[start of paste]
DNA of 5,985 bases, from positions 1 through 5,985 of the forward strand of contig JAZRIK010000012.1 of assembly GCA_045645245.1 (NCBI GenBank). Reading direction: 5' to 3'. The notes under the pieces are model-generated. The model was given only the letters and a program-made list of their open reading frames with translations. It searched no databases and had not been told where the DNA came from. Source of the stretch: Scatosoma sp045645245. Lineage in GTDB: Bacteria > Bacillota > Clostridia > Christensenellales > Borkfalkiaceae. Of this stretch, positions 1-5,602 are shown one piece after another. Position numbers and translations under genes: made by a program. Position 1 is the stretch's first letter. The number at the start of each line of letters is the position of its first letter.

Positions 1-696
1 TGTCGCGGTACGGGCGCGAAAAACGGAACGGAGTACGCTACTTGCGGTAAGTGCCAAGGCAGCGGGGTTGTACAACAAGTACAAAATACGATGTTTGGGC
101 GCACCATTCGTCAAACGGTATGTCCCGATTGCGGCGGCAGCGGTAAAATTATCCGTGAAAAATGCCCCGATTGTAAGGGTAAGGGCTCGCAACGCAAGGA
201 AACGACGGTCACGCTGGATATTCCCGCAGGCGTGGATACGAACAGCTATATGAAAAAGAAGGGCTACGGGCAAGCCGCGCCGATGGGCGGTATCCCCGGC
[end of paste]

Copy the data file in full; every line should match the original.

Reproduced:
DNA of 5,985 bases, from positions 1 through 5,985 of the forward strand of contig JAZRIK010000012.1 of assembly GCA_045645245.1 (NCBI GenBank). Reading direction: 5' to 3'. The notes under the pieces are model-generated. The model was given only the letters and a program-made list of their open reading frames with translations. It searched no databases and had not been told where the DNA came from. Source of the stretch: Scatosoma sp045645245. Lineage in GTDB: Bacteria > Bacillota > Clostridia > Christensenellales > Borkfalkiaceae. Of this stretch, positions 1-5,602 are shown one piece after another. Position numbers and translations under genes: made by a program. Position 1 is the stretch's first letter. The number at the start of each line of letters is the position of its first letter.

Positions 1-696
1 TGTCGCGGTACGGGCGCGAAAAACGGAACGGAGTACGCTACTTGCGGTAAGTGCCAAGGCAGCGGGGTTGTACAACAAGTACAAAATACGATGTTTGGGC
101 GCACCATTCGTCAAACGGTATGTCCCGATTGCGGCGGCAGCGGTAAAATTATCCGTGAAAAATGCCCCGATTGTAAGGGTAAGGGCTCGCAACGCAAGGA
201 AACGACGGTCACGCTGGATATTCCCGCAGGCGTGGATACGAACAGCTATATGAAAAAGAAGGGCTACGGGCAAGCCGCGCCGATGGGCGGTATCCCCGGC